Threading the needle between deposit runoff and increasing costs is becoming more difficult. Even during Fed plateaus, interest expense tends to increase, largely because of rotation of deposits from the back book to the front book. According to Curinos projections, deposit growth will continue to be below historical averages at least through 2024 (Figure 1).
Figure 1: Monthly Average Customer Balance Projection | Total Deposits | Jan '19 -Dec '24
The most significant profitability challenge in the near term is upcoming CD maturities, which will happen in two waves.
In the first wave, extending into the first quarter of 2024, lower-cost CDs (ranging from 2.00% to 4.00%) will mature into a higher-rate environment. This means striking a balance: pushing for renewals at a meaningful increase to interest expense versus limiting that expense at the risk of increased deposit runoff.
In the second wave, with rates already above 4.00%, expense pressure will increase and margins will decrease in anticipation of falling market rates. This is because CD holders at renewal will shop rate, which creates churn. Timing of the second wave will depend on the general consensus of when the Fed will start cutting rates.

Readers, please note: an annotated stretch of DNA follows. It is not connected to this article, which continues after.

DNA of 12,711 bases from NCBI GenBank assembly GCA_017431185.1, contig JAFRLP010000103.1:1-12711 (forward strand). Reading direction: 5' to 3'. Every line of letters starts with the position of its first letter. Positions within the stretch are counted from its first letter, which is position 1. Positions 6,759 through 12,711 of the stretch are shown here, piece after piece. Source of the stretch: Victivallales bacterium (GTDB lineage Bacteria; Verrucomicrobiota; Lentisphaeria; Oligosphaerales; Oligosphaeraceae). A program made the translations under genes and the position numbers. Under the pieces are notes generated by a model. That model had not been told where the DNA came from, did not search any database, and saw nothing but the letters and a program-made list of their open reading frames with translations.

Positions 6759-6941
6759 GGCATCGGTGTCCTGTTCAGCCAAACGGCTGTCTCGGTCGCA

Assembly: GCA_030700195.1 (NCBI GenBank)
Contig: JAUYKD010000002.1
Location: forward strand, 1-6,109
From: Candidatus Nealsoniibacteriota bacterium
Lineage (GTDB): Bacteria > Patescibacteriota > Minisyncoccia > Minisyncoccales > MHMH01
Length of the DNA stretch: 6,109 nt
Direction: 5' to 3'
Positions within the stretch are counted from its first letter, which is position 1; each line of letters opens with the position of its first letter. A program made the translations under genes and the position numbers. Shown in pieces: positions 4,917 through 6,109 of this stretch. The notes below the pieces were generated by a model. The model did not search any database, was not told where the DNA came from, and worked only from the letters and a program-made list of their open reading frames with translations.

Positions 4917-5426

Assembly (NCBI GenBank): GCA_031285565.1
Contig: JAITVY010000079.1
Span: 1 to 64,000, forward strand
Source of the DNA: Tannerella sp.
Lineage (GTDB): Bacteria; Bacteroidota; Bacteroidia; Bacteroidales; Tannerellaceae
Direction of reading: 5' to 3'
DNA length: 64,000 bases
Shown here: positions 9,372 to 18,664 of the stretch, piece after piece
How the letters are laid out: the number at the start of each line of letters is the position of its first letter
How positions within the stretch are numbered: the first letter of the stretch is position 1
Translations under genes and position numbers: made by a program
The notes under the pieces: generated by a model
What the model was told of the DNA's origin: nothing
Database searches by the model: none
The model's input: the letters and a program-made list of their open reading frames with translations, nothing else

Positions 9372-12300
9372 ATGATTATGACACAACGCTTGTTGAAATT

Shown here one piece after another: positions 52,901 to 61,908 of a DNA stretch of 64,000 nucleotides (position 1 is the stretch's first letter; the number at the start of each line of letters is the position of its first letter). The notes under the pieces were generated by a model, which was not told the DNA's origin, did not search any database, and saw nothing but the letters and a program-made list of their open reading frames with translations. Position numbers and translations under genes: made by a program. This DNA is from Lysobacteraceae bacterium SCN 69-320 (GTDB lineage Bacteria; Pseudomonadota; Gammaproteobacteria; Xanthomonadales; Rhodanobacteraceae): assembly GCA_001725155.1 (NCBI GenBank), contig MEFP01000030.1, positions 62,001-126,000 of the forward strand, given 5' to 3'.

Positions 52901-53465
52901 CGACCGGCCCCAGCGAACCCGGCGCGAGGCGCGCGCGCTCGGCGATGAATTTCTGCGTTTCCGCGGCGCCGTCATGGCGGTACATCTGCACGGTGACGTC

Perhaps more than ever, deposits are determining bank profitability. But the good news is that, because of their influence, deposits can also be used as a lever to improve profitability in the future. That requires analytically driven decision-making using data that is based on near-real-time customer behavior and competitive activity.
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